While scoping the nest from a considerable distance, I had counted three chicks, then to my surprise, a fourth youngster stood up and stretched it's wings.  I took a photo of the cliff and then moved in closer and waited till I could get a picture, with all four birds in view at the same time.

This is the third nest of four that I have now recorded, the other two was back in the early 90's in the Aghafatten and Ballymena areas of County Antrim.

Location of Buzzard Nest on Cliff-face  -  County Antrim  (27 Jun 2016)

Buzzard Chick on the Nest (Right), Siblings to the Left  -  County Antrim  (27 Jun 2016)

Not far from this Buzzard nest, along the same stretch of cliff, is a Peregrine nest-site.  On checking this one, I discovered that the nest-ledge was empty.  It seemed strange, as no adults were present, which would immediately lead to alarm calling, indicating the presence of fledged young.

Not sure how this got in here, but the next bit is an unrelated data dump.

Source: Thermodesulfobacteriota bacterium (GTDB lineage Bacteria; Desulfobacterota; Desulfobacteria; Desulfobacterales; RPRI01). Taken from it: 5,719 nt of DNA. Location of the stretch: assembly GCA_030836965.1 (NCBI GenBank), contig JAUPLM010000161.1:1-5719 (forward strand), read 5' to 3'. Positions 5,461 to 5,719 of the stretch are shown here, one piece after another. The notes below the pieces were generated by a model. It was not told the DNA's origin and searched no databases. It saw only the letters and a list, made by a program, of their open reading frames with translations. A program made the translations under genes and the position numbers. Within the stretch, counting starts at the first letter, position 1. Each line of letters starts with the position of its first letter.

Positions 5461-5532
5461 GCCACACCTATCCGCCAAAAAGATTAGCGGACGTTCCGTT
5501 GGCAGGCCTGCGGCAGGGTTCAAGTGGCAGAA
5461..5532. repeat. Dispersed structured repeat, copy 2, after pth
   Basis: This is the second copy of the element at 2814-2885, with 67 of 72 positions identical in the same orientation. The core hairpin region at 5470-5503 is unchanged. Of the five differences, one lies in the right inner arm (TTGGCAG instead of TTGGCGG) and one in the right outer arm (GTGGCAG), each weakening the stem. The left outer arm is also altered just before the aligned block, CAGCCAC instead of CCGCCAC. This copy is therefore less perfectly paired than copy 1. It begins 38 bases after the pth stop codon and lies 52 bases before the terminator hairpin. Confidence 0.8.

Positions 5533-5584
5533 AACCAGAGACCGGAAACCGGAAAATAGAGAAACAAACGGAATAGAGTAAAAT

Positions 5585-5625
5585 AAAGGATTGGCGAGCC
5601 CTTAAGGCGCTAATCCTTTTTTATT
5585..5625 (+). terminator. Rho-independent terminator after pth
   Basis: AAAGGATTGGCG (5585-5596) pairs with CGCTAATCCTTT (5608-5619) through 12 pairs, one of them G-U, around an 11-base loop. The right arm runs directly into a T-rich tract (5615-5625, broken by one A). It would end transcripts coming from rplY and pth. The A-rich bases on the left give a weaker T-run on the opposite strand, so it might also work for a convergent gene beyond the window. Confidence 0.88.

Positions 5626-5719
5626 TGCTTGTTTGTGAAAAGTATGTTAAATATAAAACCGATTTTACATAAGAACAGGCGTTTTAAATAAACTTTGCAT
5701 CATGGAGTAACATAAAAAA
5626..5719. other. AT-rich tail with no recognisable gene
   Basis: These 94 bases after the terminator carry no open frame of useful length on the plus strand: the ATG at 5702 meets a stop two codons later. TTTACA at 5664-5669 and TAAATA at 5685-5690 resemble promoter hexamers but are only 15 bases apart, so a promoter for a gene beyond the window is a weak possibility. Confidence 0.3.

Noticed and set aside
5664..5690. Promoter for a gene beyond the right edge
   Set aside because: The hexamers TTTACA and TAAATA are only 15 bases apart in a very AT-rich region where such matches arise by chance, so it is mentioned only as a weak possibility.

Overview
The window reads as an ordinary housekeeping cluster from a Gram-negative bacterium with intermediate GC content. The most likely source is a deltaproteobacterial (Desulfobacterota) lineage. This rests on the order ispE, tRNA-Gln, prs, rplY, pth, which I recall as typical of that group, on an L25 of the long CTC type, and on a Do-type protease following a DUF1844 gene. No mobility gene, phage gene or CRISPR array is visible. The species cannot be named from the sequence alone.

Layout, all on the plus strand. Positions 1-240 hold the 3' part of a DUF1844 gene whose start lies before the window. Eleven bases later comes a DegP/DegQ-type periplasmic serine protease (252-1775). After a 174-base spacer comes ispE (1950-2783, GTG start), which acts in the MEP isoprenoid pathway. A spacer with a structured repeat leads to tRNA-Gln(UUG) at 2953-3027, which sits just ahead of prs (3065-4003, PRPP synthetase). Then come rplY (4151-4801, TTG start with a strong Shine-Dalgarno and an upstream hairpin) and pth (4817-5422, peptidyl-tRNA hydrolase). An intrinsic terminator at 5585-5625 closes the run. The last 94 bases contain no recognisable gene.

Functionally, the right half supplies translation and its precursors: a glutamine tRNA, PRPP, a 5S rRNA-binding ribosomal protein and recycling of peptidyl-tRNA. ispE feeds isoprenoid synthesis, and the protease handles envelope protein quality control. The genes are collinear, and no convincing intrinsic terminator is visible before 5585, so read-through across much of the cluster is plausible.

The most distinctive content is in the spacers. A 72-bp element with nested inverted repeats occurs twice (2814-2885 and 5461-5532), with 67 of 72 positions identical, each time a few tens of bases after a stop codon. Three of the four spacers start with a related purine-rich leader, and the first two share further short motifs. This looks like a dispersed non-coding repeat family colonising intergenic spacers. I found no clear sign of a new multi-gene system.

I discovered a single chick, a short distance away, where the Peregrines had nested in the last two years.  A few minutes later, the female arrived in and started calling.  The single youngster took off and flew along with it's mother for around 5 minutes.

I walked along directly underneath the cliff and no other chicks took to the air, leaving me satisfied that this pair had just reared a single this year.  They had fledged three chicks, in each of the last two years.

Fledged Peregrine Chick  -  County Antrim  (27 Jun 2016)


      Ring Watching Again       
On Saturday 2nd July, I had intended to visit Rathlin Island on the north coast of County Antrim.  The weather forcast was not great, with frequent and heavy showers predicted, which turned out to be the case.  With such conditions, it was pointless going out to look for or revisit nests and I went 'Ring Watching' instead.